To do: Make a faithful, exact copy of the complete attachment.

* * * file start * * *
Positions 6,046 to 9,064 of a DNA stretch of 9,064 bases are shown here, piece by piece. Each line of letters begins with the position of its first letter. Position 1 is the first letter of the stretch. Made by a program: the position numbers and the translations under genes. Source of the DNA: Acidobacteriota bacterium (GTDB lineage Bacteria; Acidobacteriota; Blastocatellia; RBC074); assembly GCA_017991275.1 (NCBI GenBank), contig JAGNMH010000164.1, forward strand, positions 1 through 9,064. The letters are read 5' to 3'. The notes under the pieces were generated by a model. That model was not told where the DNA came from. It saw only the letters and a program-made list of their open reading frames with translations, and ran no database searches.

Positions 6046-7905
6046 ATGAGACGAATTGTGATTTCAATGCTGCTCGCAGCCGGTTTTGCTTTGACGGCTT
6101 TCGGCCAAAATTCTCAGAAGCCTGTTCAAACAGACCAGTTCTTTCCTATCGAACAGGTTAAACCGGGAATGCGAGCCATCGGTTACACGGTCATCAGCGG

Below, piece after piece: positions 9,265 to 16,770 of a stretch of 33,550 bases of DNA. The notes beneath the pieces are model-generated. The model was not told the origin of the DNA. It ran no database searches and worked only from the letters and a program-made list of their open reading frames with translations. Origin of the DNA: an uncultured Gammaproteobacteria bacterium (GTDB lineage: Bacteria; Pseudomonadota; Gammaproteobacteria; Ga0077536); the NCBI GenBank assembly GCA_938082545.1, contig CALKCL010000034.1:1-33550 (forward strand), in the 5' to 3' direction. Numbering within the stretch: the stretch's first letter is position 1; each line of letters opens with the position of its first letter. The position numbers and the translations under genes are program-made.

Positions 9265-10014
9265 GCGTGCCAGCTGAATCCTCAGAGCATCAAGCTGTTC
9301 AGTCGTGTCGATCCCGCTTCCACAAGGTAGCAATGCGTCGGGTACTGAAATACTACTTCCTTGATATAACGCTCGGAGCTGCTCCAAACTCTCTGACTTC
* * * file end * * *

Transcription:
Positions 6,046 to 9,064 of a DNA stretch of 9,064 bases are shown here, piece by piece. Each line of letters begins with the position of its first letter. Position 1 is the first letter of the stretch. Made by a program: the position numbers and the translations under genes. Source of the DNA: Acidobacteriota bacterium (GTDB lineage Bacteria; Acidobacteriota; Blastocatellia; RBC074); assembly GCA_017991275.1 (NCBI GenBank), contig JAGNMH010000164.1, forward strand, positions 1 through 9,064. The letters are read 5' to 3'. The notes under the pieces were generated by a model. That model was not told where the DNA came from. It saw only the letters and a program-made list of their open reading frames with translations, and ran no database searches.

Positions 6046-7905
6046 ATGAGACGAATTGTGATTTCAATGCTGCTCGCAGCCGGTTTTGCTTTGACGGCTT
6101 TCGGCCAAAATTCTCAGAAGCCTGTTCAAACAGACCAGTTCTTTCCTATCGAACAGGTTAAACCGGGAATGCGAGCCATCGGTTACACGGTCATCAGCGG

Below, piece after piece: positions 9,265 to 16,770 of a stretch of 33,550 bases of DNA. The notes beneath the pieces are model-generated. The model was not told the origin of the DNA. It ran no database searches and worked only from the letters and a program-made list of their open reading frames with translations. Origin of the DNA: an uncultured Gammaproteobacteria bacterium (GTDB lineage: Bacteria; Pseudomonadota; Gammaproteobacteria; Ga0077536); the NCBI GenBank assembly GCA_938082545.1, contig CALKCL010000034.1:1-33550 (forward strand), in the 5' to 3' direction. Numbering within the stretch: the stretch's first letter is position 1; each line of letters opens with the position of its first letter. The position numbers and the translations under genes are program-made.

Positions 9265-10014
9265 GCGTGCCAGCTGAATCCTCAGAGCATCAAGCTGTTC
9301 AGTCGTGTCGATCCCGCTTCCACAAGGTAGCAATGCGTCGGGTACTGAAATACTACTTCCTTGATATAACGCTCGGAGCTGCTCCAAACTCTCTGACTTC